Initial Operating Capability (IOC) for GUARDIAN has been declared with the roll-out of a Control Reporting Centre (CRC) at RAF Boulmer, Northumberland, providing a dynamic, real-time map of both friendly and hostile aircraft.

Managed by Defence Equipment and Support – the MoD’s procurement arm – and delivered by IBM, the system links the radars and radios of the UK and NATO to communicate between the ground and aircraft.

While radar and radio communication has existed at RAF bases for decades, GUARDIAN brings in new features which improve functionality, increasing national security.

Dr Simon Dakin, DE&S director of Integrated Battlespace Operating Centre (IBOC), was quoted as saying:

“Delivering this step change in capability is a massive achievement, reflecting superb joint working between the RAF, DE&S and IBM. The capability delivers a significant enhancement to UK security.”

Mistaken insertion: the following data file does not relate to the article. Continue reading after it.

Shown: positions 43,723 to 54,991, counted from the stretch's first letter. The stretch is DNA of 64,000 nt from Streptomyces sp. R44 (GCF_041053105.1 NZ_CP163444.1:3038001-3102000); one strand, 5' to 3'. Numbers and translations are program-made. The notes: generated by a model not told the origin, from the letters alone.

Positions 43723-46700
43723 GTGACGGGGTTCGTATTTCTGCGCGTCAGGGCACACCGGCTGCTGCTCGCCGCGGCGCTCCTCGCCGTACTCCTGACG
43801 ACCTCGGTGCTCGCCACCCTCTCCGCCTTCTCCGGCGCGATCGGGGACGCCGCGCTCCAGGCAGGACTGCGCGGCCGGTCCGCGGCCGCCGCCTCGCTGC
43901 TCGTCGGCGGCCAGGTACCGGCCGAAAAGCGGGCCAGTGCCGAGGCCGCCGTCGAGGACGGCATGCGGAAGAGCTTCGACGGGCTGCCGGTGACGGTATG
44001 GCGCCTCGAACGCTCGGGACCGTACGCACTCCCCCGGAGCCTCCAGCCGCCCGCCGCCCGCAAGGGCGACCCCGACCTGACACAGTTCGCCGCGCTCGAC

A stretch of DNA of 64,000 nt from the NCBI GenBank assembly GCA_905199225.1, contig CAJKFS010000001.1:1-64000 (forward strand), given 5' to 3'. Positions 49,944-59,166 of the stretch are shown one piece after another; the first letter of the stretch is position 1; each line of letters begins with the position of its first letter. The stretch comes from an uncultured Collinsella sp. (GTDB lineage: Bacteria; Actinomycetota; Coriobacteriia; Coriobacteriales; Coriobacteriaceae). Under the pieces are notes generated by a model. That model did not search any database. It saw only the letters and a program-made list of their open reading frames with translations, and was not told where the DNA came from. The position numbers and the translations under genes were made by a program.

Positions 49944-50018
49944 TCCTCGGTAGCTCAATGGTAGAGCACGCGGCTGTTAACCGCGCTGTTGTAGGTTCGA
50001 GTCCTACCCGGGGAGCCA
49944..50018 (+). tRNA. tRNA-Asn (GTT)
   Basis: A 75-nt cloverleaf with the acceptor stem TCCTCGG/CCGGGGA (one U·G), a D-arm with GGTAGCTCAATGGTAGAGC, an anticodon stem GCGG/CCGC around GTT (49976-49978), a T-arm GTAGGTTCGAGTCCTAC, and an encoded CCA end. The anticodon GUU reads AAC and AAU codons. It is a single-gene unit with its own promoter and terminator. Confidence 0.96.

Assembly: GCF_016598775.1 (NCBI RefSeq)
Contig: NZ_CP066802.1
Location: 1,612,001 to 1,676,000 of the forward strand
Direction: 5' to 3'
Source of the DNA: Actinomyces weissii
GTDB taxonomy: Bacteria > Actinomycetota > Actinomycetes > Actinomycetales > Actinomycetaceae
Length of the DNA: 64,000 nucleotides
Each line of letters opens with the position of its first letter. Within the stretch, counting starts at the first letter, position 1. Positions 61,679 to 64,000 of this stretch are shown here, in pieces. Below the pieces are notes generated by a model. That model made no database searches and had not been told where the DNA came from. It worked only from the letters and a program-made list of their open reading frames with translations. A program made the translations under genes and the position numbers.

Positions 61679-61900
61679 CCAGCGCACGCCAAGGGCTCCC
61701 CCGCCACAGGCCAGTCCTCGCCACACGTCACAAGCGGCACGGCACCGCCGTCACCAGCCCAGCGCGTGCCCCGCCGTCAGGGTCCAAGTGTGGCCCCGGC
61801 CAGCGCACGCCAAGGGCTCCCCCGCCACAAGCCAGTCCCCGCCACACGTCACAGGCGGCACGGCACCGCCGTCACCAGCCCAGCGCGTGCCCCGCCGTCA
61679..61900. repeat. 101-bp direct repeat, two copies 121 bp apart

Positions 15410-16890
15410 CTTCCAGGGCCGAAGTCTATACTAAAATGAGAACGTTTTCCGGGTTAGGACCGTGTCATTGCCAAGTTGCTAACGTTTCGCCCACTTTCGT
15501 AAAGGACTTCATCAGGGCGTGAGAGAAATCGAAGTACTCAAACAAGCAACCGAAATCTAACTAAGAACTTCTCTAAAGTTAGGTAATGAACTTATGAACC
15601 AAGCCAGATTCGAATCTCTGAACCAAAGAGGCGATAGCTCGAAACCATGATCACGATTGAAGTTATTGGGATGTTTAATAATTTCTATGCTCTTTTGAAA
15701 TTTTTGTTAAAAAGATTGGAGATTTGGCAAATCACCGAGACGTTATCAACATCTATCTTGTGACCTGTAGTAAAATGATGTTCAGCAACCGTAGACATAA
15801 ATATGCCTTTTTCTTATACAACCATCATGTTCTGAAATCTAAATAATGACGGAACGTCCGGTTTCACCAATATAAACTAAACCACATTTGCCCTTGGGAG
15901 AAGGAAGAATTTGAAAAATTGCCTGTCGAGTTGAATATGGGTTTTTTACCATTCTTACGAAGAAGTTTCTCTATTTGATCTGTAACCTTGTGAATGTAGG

GUARDIAN will also be installed at RAF 78 Sqn in Swanwick, Hampshire. The CRCs operate 24/7 and will have 50 dual workstations at Boulmer and 29 dual workstations at Swanwick which, when fully operated, could be staffed by more than 100 RAF battlespace management personnel at the two sites, say the MoD.

According to a statement:

“The command-and-control upgrades of GUARDIAN will continue improving the rapid exchange of real-time information and speed and accuracy of decision making. It also receives early warnings from NATO reporting centres to prepare the UK for incoming potential threats. GUARDIAN enables the RAF to despatch fighter jets to identify, intercept and escort aircraft being flown aggressively, or which are suspected of being a threat. It can also be used to escort aircraft of special interest, such as a passenger airliner that might have lost communications with Air Traffic Control.”

Officer Commanding 19 Squadron, Wing Commander Chris Misiak, was quoted as saying:

“The new GUARDIAN system provides a capability which has more capacity to cope with the demands of Homeland Air Defence whilst also preparing operators to support missions across the globe. It is an exciting time.”

The contract with IBM covers equipment delivery and the first five years of logistic support up to 2027.